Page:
I think we can all agree that Robert Pattinson is one of the sexiest men alive, likewise many would rank him at the top of their favorite actor list. But is he still the real Rooster Cullen?
The answer is yes, as long as you haven’t fallen in love with his acting, of course. But as a fan of both the Twilight and New Moon franchises, I couldn’t help but wonder if Pattinson had somehow managed to transform himself into the perfect vampire, or werewolf, or both.
To answer that question, let’s explore how he has changed as a person since the beginning of his acting career in 2003, and how those changes have translated into his acting.
A Rising Actor
Pattinson got his start in the industry as the lead in the critically-acclaimed drama, The Rover. Directed by James Marsh, it was a tale of a young man’s journey of self-discovery – a coming of age story set against the backdrop of the Yorkshire countryside. His performance as Jimmy Mould, a young man who has just graduated from university and is struggling to find his place in the world, won him many admirers and made him a recognizable face in the industry. Since then, he has gone on to appear in memorable films such as My Own Private Idaho, Fight Club, Water for Elephants, and The Lost City, as well as notable TV shows such as the aforementioned Game of Thrones and Orphan Black.
A Changed Actor
While some may argue that his on-screen persona hasn’t changed much over the years, I beg to differ. With each new role he has played, Pattinson has proven himself to be a versatile actor and one able to convey a wide range of emotions and sensations with his performances.
The first step in this transformation was Cobweb, a character he played in the 2008 psychological thriller, Fish Tank. The movie follows a young woman’s (Amber Tamblyn) journey to uncover the true identity of her unborn child’s father, played by Pattinson. The result is a strange and riveting mixture of The Sixth Sense and Rosemary’s Baby – though one reviewer described it as “a complete and utter mess,” I thought it was quite original and daring for its day. Regardless of whether you liked the film or not, it’s hard to deny that Cobweb, with his blend of charm and menace, was an altogether unique and memorable character. He went on to play a crucial role in the horror anthology, A Tale of Two Sisters, and then returned to the big-budget realm with Christopher Nolan’s epic war film, Dunkirk. In both of these films, he displayed an excellent mix of vulnerability and resolve – bringing to life a wide array of complex characters while never quite losing his charisma.
A Vampire And Wolf Combined
Although he started out acting purely as a man, Pattinson has since explored, and in some cases, transformed himself into, quite a variety of creatures. In 2009 he played the lead in the vampire movie, Vicky Bliss, and in doing so managed to subvert our assumptions about bloodsuckers, as he doesn’t drink blood and doesn’t turn into a bat or a wolf. That same year he had the chance to play a dual role as Mr. Yarborough and the titular Werewolf in the British thriller Wolfman, based on the Old German Werewolf Tale. In both cases, he managed to blend his on-screen persona with his transformed form without ever quite losing his charisma – even if the character of Mr. Yarborough is a bit of a douche.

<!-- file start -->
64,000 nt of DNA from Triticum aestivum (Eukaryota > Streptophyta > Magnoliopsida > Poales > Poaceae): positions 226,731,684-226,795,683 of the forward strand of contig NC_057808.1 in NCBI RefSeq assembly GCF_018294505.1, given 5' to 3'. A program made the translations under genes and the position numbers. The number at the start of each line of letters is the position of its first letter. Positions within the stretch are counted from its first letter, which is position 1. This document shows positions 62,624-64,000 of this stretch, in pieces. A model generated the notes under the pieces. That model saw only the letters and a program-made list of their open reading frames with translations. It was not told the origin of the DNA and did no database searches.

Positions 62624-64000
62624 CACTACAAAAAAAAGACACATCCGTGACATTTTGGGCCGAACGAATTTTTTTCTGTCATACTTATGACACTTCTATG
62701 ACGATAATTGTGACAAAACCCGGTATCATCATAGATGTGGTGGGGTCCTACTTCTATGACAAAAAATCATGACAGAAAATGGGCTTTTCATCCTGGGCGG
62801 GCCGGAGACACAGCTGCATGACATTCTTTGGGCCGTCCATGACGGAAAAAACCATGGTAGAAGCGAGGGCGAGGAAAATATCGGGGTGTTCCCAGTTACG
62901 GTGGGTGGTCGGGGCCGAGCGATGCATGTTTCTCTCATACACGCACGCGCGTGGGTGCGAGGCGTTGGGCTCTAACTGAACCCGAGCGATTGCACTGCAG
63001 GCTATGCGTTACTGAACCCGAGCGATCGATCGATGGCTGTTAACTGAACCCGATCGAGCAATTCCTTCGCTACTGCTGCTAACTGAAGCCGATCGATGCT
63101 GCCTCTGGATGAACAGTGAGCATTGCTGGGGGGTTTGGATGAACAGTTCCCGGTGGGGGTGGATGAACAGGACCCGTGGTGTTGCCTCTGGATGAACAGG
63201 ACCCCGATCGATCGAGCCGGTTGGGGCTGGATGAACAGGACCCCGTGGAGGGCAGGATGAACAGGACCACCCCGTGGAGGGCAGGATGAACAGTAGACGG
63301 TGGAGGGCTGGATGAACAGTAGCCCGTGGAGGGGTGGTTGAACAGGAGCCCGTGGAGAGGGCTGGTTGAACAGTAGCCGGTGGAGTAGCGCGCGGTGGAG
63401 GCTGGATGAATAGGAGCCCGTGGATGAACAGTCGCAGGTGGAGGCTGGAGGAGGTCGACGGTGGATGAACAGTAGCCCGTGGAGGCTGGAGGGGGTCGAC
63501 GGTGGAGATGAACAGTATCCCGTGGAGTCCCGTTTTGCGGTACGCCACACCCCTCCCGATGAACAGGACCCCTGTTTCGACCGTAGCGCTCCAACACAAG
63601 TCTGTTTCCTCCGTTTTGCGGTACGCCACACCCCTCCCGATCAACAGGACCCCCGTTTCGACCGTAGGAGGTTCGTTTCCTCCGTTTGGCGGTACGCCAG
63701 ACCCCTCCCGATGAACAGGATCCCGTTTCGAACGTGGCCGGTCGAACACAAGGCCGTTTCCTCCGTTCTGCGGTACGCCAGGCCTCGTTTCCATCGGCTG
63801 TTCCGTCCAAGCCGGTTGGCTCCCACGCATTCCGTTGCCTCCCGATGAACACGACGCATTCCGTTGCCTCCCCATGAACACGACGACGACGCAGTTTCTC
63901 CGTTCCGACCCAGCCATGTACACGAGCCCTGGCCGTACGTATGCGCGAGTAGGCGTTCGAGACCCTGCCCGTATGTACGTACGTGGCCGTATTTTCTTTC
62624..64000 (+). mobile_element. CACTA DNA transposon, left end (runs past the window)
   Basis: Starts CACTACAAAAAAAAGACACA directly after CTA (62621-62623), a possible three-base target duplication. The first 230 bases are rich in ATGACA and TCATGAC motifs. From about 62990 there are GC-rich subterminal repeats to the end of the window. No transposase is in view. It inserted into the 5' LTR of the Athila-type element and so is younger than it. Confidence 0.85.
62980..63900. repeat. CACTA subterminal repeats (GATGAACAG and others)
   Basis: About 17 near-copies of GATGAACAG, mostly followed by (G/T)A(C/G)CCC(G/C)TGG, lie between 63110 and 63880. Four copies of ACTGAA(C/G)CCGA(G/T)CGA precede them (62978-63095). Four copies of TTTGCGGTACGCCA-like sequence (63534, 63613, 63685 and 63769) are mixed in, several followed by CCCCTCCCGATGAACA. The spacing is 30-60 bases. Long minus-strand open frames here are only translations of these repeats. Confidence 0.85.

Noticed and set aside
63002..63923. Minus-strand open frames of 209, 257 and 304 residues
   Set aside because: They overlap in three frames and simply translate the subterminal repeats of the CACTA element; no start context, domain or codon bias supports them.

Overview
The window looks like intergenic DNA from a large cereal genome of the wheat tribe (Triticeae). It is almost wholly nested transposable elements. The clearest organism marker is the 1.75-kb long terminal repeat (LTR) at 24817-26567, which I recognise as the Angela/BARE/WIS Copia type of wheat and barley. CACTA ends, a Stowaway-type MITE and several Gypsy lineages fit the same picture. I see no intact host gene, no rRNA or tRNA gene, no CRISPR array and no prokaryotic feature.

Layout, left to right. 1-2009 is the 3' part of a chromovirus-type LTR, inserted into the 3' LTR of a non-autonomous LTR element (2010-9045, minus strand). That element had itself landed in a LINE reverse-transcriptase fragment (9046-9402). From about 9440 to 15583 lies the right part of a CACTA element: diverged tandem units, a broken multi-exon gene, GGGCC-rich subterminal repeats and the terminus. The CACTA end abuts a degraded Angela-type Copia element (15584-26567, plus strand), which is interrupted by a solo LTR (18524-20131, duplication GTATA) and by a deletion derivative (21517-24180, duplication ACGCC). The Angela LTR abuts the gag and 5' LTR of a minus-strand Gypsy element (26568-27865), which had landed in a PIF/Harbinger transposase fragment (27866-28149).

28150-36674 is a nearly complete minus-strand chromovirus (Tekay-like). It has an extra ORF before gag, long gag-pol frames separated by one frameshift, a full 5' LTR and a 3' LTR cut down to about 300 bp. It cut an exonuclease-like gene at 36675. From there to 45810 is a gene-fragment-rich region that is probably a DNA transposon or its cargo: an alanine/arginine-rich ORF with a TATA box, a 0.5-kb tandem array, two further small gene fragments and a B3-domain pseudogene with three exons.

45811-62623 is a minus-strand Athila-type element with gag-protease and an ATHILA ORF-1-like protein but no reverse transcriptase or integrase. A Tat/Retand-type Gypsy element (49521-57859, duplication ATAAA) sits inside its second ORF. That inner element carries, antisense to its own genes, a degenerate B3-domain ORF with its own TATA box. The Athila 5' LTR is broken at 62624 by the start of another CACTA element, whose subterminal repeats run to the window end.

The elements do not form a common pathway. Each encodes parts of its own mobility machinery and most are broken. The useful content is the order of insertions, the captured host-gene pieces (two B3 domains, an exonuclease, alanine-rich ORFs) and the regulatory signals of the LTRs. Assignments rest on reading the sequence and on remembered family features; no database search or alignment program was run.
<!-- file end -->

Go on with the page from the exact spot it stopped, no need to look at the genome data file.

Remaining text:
A Renaissance Man
Pattinson’s portrayal of the dashing and debonair Charlie Wesker in 2012’s The Lost City was a complete contrast to his previous cinematic interpretations. The character he played in this film, Michael Scofield, is an amoral free spirit who befriends a tribal chief (Daffy Dillinger) and aids in his quest for the truth behind the mysterious deaths of his family. In one scene, Scofield helps the chief dress for a masked ball – an acting exercise that allowed Pattinson to showcase his comedic talents and also showed that even “bad” characters can have moments of levity.
Pattinson was offered the chance to play the iconic role of Edward Cullen in the Twilight Saga, and although he initially turned it down, he later changed his mind. His portrayal of the reformed bad boy who falls in love with a human girl and turns her into his own personal vampire servant, won him rave reviews and a Golden Globe nomination for Best Supporting Actor. Later came the opportunity to play the title role in the 2014 British romantic black comedy Three Doors Down, and finally, the chance to portray the iconic werewolf, Jack London, in 2016’s The Witch – all of which have helped cement his status as one of the industry’s most in-demand leading men.
While I wouldn’t rule out the possibility of Pattinson playing another “bad boy” role in the future, it seems clear that he has moved away from that archetype and closer to Johnny Depp’s characterization of Barnabas Collins in the Dark Shadows movie (1971). Like Collins, Pattinson plays a character whose outward appearance belies his true nature, a complex and interesting character whose various attitudes and behaviors make him a memorable presence on screen.
Whether you enjoy his performances or not, it’s hard not to be reminded of the actor’s incredible range whenever you see him on screen. As a lover of both the Twilight and New Moon movies, I for one, am grateful for Pattinson’s continual evolution as an actor – a cinematic renaissance man if you will – and couldn’t help but wonder if he had somehow managed to perfect his craft, or if this is just another fluke of good timing and lucky guesses.